Avoiding Setting Backwards

Tight Brake – Ready for 1/2 Turn Of Slack

Bear in mind at all times that the brake is tightened when the end of the slack adjuster moves TOWARD the air chamber, and loosened when it moves away. Thus when doing the first step of adjustment, watch the end of the slack adjuster, and ensure that it moves TOWARD the air chamber. This may be towards the front or the rear of the vehicle, and it may be clockwise or counter-clockwise rotation of the adjuster bolt. What is important is that the pushrod bottoms against the BACK of the air chamber. – Then it is loosened 1/8 – 1/4 turn so the brakes won’t drag and overheat when not being applied. Note the angle of the pushrod relative to centerline of slack adjuster is MORE than 90 degrees.

LOOSE Brake – Angle is LESS than 90 degrees; Slack Adjuster has PULLED the diaphragm to the fully extended position, there is no braking left! 1/2 turn of tight will do NO Good!

If the angle is LESS than 90 degrees, then the brake is certainly at its loosest – the slack adjuster has PULLED the diaphragm to its fully extended position, rather than PUSHING it to the fully retracted one. Application of air to the chamber will result in NO further pushrod/brake movement.

Many lives have been lost due to inexperienced operators running the brake fully slack, an then “back” towards tight a 1/8 – 1/4 turn! If this is done on one or two wheels only, there may still be enough brakes on the wheels set properly – until they fade – to fool the driver into thinking he has brakes!

In both these cases of “adjustment,” the apparent possible movement of the slack adjuster will be the same – about 1/4-3/8″. Meaning that the operator can be fooled into thinking that, since there is only this small amount of movement, the brake can’t be too slack. But in the latter case, he’s checking the distance from just short of fully extended to fully extended, not the distance from fully retracted to the point of brake shoe contact in the drum. It is VERY important to know the difference!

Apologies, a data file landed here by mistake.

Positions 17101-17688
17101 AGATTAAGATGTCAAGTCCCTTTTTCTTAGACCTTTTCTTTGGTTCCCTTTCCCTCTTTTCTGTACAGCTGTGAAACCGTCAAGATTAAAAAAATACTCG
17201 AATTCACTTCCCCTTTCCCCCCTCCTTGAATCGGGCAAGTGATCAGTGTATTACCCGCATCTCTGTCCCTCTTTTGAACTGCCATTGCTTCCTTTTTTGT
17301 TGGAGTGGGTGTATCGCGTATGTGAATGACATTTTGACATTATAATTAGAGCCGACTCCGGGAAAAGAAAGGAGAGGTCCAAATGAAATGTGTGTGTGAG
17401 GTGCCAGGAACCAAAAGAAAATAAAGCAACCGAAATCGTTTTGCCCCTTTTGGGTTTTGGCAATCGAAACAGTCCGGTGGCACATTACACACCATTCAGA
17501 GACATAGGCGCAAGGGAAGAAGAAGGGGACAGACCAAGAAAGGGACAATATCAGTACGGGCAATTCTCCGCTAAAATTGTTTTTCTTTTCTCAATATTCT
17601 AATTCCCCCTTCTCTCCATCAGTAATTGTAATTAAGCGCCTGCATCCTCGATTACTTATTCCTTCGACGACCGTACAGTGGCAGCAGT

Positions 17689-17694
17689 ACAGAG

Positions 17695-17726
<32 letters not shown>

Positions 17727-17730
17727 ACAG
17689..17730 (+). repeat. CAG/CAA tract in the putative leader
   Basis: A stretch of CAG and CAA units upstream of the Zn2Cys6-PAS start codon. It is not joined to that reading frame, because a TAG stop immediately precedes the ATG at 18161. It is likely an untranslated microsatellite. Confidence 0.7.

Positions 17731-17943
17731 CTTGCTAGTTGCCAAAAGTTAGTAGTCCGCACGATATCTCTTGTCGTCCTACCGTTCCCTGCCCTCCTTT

Other Things To Check

It must also always be borne in mind that there are other things to monitor besides brake slack. You also must monitor the “air budget” – at the first sign that the brakes are using more air than they should, check for leaks by stopping, shutting off the engine, and listening about the vehicle, with brakes off and applied (assistant necessary), and check also the compressor belt for looseness or signs of slippage (shininess, excessive hotness, etc.) Always have a spare belt on hand for roadside replacement in cases of slippage due to excess wear, or wear in case of excess slippage. Tension according to manufacturer’s instructions – usually about 1/2-3/4″ of slack at center of longest run.

Brakes Can Be Too Tight!

After driving for 10 – 15 minutes after a brake adjustment, it’s a good idea to pull over, set the parking brake, and do a walk-around, feeling the brake drums on each wheel. A too-tight brake will have heated up by this time, and this can result in brake fade. Of course, this applies to situations in which you haven’t been using the brakes much, or at all, in that time.

The Mechanical Drive Shaft Brake

Do not forget your mechanical driveshaft brake, if you have one. These too can get out of adjustment, so this should be checked on a regular basis. If the hand control lever is approaching its limit of travel before the brake activates, be sure to get in there and check its slack adjustment as well.